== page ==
Over at IEEE Spectrum, Vaclav Smil has an excellent piece demolishing the absurd idea that Moore’s Law is a good general guide for technological progress. I’m sure you’ve heard these ideas that there is a “Moore’s Law” for solar power.
Just recently, we were being told there is a Moore’s Law for fracking. Of course, there is nothing of the sort. But misguided techno-optimists continue to believe it is true, regardless of actual evidence.
As always, Smil provides numbers where others provide assertions
Corn, America’s leading crop, has seen its average yields rising by 2 percent a year since 1950. The efficiency with which steam turbogenerators convert thermal power to electricity generation rose annually by about 1.5 percent during the 20th century; if you instead compare the steam turbogenerators of 1900 with the combined-cycle power plants of 2000 (which mate gas turbines to steam boilers), that annual rate increases to 1.8 percent. Advances in lighting have been more impressive than in any other sector of electricity conversion, but between 1881 and 2014 light efficacy (lumens per watt) rose by just 2.6 percent a year, for indoor lights, and by 3.1 percent for outdoor lighting (topped by the best low-pressure sodium lamps).
The speed of intercontinental travel rose from about 35 kilometers per hour for large ocean liners in 1900 to 885 km/h for the Boeing 707 in 1958, an average rise of 5.6 percent a year. But that speed has remained essentially constant ever since—the Boeing 787 cruises just a few percent faster than the 707. Between 1973 and 2014, the fuel-conversion efficiency of new U.S. passenger cars (even after excluding monstrous SUVs and pickups) rose at an annual rate of just 2.5 percent, from 13.5 to 37 miles per gallon (that’s from 17.4 liters per 100 kilometers to 6.4 L/100 km). And finally, the energy cost of steel (coke, natural gas, electricity), our civilization’s most essential metal, was reduced from about 50 gigajoules to less than 20 per metric ton between 1950 and 2010—that is, an annual rate of about –1.7 percent.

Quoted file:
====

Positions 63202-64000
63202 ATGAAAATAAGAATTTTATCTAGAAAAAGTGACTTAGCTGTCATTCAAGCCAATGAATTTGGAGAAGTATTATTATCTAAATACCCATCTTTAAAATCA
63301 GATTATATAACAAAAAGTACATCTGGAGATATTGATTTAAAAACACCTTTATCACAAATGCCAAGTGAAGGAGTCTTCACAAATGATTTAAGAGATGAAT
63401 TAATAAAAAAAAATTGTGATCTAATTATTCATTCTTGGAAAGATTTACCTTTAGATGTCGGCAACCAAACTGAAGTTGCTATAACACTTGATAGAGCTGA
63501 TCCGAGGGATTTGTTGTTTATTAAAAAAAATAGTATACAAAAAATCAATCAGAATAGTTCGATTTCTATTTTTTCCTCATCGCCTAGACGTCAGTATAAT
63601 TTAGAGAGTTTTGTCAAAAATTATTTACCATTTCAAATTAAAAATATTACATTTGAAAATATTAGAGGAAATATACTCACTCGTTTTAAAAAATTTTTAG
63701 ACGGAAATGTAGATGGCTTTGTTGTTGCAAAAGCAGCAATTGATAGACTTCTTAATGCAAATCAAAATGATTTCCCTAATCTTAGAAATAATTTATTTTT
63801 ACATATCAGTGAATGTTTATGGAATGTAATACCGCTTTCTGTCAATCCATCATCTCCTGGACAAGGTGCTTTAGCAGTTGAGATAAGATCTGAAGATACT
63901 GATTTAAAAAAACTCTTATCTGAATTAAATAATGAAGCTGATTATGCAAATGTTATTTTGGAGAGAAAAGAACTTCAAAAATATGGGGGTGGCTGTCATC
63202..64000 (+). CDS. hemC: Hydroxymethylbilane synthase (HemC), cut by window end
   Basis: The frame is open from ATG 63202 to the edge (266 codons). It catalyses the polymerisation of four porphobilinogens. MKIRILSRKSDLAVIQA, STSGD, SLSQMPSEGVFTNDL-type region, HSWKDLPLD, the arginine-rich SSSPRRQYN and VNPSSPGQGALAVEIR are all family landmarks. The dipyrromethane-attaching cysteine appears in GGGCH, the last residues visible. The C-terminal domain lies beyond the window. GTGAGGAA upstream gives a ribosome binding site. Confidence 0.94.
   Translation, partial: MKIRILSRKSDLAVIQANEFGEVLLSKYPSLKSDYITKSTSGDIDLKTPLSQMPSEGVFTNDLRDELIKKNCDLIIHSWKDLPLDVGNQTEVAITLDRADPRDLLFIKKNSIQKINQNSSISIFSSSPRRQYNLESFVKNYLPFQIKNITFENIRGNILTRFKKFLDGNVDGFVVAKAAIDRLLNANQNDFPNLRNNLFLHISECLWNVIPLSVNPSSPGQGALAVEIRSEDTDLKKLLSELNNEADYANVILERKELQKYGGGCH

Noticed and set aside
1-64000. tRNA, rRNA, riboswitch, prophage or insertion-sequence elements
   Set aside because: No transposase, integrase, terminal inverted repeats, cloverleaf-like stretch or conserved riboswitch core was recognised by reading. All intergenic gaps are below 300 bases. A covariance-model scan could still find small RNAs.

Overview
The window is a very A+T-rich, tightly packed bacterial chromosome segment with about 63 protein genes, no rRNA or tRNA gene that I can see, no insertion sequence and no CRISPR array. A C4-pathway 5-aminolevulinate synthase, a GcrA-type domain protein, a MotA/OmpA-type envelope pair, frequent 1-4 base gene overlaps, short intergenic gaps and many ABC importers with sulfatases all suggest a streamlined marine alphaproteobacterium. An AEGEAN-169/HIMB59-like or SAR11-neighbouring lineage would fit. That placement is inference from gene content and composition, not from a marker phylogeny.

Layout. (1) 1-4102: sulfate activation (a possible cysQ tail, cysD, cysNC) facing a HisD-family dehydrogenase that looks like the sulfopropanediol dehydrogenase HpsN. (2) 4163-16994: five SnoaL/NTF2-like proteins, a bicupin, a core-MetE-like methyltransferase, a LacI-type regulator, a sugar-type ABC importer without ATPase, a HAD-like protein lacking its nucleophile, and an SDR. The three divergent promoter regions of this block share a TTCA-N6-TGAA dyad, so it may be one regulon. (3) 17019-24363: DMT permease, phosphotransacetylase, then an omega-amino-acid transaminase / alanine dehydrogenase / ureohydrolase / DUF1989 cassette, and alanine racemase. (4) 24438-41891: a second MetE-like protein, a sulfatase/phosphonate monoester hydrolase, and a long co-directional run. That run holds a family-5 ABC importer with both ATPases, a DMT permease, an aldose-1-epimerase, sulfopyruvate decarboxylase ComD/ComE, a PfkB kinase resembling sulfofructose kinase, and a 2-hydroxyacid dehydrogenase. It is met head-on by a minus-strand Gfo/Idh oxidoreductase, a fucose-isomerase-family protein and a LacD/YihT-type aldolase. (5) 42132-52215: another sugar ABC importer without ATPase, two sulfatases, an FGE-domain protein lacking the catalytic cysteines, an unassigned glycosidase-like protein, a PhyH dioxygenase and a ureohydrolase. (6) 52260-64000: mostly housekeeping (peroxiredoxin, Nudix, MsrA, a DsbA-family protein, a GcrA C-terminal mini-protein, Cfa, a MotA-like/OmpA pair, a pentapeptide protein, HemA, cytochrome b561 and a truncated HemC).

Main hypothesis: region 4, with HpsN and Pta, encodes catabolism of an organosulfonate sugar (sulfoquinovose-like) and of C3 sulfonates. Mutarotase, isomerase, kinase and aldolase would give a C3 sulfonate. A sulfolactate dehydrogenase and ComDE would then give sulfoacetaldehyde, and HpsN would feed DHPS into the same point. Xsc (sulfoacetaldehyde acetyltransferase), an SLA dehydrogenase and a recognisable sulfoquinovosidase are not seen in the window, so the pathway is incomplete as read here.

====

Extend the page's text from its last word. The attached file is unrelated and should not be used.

Let’s compare Smil’s array of facts with the assertions from a recent book, The Infinite Resource by Ramez Naam:
The trend in increasing efficiency – of travel, of steel production, of food production, of carbon fiber manufacture, or of anything else – happens so slowly that at times we underestimate it. It’s an exponential process, not a linear one. The amount of carbon fiber you can buy for a dollar has increased at a rate of somewhere around 9% per year. Over a year or two we may not notice it. But in the long term, it works like compound interest. It’s an exponential process. The gains don’t add up year over year. They multiply. Over 40 years of 9% gain, we don’t end up able to buy 360% more carbon fiber per dollar. We end up able to buy 3000% more. Inventor and author Ray Kurzweil has argued that we humans have a tendency to look at exponential gains and over-estimate the short term impacts, while under-estimating the long term impacts. If you’d asked anyone in 1960 or 1970 to predict the food yields, carbon fiber prices, or energy efficiency of lighting in 2010, you’re likely to have gotten answers that tremendously under-estimated the amount of progress we’ve made.
All of the assertions made by Naam here are demonstrable false, as Smil’s numbers show. It’s incredibly easy to claim things are improving exponentially, but it is also incredibly easy to check whether they are improving exponentially. Why is this so difficult in practise?